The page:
Written by Press Release
Tea Parties vs. the SEIU, Freedom vs. Socialism
Another new poll is out showing Republican U.S. Senate candidate, Scott Brown, ahead in the Special Election race for Senator of Massachusetts.
The highly respected American Research Group poll shows Brown ahead by 3% over his Democrat rival, the far-Left Martha Coakley (48%-45%).
The Special Election is now just 3 days away. Democrats and liberal special interest groups have dumped over $1 million into the race this week alone. Bill Clinton just campaigned for Democrat Martha Coakley, and Barack Obama is set to do the same on Sunday.
The campaign of Scott Brown for U.S. Senate released a new web video today entitled "Coakley's Closing Argument." The video highlights Martha Coakley's support of the latest tax hike proposal from Washington Democrats as her closing argument to Massachusetts voters.
"In the closing days of this campaign, Martha Coakley is enthusiastically endorsing the Democrats' latest tax proposal before she even understands its potential impact on Massachusetts families," said Beth Lindstrom, campaign manager for Brown for Senate. "Martha has never met a tax increase she didn't like, and if she goes to Washington, she will eagerly rubber-stamp the big-spending, tax-raising schemes that will kill jobs and hurt our economy. Bay State voters know there is only one tax-cutter in this race, and it's not Martha Coakley." "COAKLEY'S CLOSING ARGUMENT" (WEB 51):
CHYRON: When your closing campaign argument is raising taxes - you know you're not in a good spot. You pretend to tax banks but are really taxing hardworking Americans..." SUZE ORMAN: Because what do you think the banks do? They just take it and say: "Okay." They pass those fees whether you know it or not, in my opinion down to the bottom line so that every single consumer ends up paying for those fees. (MSNBC's "Morning Joe," 1/12/10) CHYRON: ". . . banks would seek to impose the cost of any tax on customers." (Binyamin Appelbaum, "Obama To Seek Tax On Big Banks," The Washington Post, 1/14/10) REP. BARNEY FRANK: Look, what happens is the federal government has expenditures and it takes money in. Yes, some of it will go to pay for the war in Afghanistan, some of it will go to fix bridges that may be collapsing, some of it will go to one of those terrible entitlement programs. It may help to pay Social Security disability. (CNBC, 1/14/10) CHYRON: They keep spending your money ... CHYRON: "We need taxes up." -Martha Coakley (Boston University Debate, 11/31/09) CHYRON: Vote for someone who will represent you, not the political machine in Washington MAN ON THE STREET: I'm supporting Scott Brown because of the current situation that we have in Washington with health care. We're all going to get taxed too much. I feel we're getting taxed too much as we are right now. CHYRON: There is only one tax cutter in this race. CHYRON: And it's not Martha Coakley SCOTT BROWN: There's only one candidate in this race who's a tax cutter and it's not Martha Coakley ###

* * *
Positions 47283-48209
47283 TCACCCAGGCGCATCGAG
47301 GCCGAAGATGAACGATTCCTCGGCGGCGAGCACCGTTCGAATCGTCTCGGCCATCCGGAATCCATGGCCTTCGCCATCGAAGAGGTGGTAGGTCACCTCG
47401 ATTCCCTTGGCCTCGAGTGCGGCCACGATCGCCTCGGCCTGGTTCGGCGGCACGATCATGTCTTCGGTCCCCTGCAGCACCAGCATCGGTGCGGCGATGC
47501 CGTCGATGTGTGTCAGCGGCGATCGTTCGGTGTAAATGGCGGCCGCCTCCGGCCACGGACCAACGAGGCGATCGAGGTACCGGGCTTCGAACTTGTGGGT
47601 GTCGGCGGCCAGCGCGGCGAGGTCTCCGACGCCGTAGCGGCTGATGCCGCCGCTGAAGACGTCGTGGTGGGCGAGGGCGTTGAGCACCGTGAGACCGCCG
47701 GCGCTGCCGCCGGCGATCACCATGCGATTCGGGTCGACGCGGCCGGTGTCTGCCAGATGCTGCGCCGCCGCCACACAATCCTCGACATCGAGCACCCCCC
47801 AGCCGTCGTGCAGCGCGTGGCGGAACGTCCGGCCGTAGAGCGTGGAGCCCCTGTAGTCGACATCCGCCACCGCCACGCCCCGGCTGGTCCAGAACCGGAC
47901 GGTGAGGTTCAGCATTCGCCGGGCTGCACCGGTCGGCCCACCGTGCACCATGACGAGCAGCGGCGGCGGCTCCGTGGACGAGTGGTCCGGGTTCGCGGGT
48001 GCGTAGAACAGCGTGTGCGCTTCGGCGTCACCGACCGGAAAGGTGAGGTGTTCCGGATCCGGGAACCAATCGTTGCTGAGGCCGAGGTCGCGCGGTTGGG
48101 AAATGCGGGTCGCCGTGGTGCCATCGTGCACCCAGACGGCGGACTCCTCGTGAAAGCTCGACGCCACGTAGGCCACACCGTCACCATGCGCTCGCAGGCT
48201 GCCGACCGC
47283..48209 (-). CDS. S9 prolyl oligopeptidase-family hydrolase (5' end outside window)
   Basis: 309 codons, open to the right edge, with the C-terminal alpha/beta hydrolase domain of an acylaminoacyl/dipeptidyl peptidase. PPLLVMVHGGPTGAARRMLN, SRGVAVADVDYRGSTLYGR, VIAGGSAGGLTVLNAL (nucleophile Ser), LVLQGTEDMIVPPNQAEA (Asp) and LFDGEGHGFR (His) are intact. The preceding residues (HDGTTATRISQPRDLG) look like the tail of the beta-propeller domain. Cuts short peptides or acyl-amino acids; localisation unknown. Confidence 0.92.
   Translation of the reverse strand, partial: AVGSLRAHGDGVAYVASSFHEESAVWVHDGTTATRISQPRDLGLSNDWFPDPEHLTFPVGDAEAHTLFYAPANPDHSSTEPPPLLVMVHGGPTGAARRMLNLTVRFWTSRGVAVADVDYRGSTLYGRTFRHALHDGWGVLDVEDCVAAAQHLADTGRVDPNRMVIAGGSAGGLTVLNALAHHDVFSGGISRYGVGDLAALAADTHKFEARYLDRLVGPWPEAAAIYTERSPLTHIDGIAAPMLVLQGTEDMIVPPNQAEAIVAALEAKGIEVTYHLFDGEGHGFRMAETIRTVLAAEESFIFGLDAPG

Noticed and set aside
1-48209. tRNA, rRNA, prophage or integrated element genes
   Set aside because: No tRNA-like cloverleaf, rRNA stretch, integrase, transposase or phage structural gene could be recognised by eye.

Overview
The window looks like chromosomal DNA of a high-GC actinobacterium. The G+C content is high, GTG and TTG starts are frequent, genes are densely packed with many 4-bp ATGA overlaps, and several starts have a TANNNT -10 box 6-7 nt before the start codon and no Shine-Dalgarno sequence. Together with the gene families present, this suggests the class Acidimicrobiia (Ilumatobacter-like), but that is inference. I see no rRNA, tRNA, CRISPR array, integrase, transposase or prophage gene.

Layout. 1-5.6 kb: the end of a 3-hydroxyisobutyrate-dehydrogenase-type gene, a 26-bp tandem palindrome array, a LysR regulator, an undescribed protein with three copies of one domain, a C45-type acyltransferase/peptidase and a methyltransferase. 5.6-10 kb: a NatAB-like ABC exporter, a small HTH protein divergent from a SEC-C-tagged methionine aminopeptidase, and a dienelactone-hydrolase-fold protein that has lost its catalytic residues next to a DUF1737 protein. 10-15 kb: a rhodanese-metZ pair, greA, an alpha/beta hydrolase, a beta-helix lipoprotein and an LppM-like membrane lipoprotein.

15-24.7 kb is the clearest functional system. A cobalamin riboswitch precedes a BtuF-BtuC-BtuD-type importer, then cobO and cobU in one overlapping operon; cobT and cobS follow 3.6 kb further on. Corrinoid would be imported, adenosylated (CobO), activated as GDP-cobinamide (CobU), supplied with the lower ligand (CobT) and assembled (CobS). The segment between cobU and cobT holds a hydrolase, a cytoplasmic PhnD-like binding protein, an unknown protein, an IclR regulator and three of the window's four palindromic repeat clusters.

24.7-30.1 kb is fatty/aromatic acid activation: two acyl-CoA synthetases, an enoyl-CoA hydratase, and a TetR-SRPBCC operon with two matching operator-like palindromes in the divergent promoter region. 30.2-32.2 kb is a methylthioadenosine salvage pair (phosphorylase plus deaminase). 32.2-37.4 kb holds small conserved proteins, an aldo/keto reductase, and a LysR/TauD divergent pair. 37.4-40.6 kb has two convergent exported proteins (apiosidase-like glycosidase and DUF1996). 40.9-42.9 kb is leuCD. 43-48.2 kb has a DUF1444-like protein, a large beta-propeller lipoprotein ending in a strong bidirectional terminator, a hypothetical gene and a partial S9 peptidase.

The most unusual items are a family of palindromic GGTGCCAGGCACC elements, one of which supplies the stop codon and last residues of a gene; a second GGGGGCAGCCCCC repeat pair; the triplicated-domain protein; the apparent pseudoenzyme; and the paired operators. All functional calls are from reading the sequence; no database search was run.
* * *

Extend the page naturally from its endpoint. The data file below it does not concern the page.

From the American Research Group
January 15, 2010 - Massachusetts US Senate
|Massachusetts US Senate|
|50 plus (57%)||46%||47%||1%||6%|
Republican Scott Brown leads Democrat Martha Coakley 48% to 45% in the special Massachusetts US Senate race to replace Senator Ted Kennedy in a telephone survey conducted January 12-14 among 600 likely voters in Massachusetts saying they will definitely vote in the special election on January 19.
Brown leads Coakley 94% to 1% among registered Republicans and he leads 58% to 37% among unenrolled voters. Coakley leads Brown 71% to 20% among registered Democrats. A total of 8% of Democrats and 5% of Republicans remain undecided.
Brown leads 54% to 39% among men while Coakley leads 50% to 44% among women.
Brown leads 52% to 42% among likely voters age 18 to 49 and Coakley leads 47% to 46% among voters 50 and older.
A total of 9% of likely voters say they have already voted by absentee ballot, with Brown leading Coakley 58% to 42%.
The interviews for this survey were conducted January 12-14, 2010 among a statewide random sample of 600 likely voters in Massachusetts. To be included in the sample as a likely voter, adults 18 years and older in telephone households (1) had to be registered to vote, (2) rate their chances as a "9" or "10" on a scale of 1 to 10, with "1" meaning definitely not vote and "10" meaning definitely vote on January 19, and (3) to also say they would definitely vote on January 19 at the conclusion of the interview. A total of 263 respondents identified as likely voters are registered to vote as Democrats, 122 as Republicans, 213 as unenrolled voters, and 2 with other parties.
The theoretical margin of error for the total sample of 600 likely voters is plus or minus 4 percentage points, 95% of the time, on questions where opinion is evenly split. The theoretical margin of error will be larger for any sub-samples.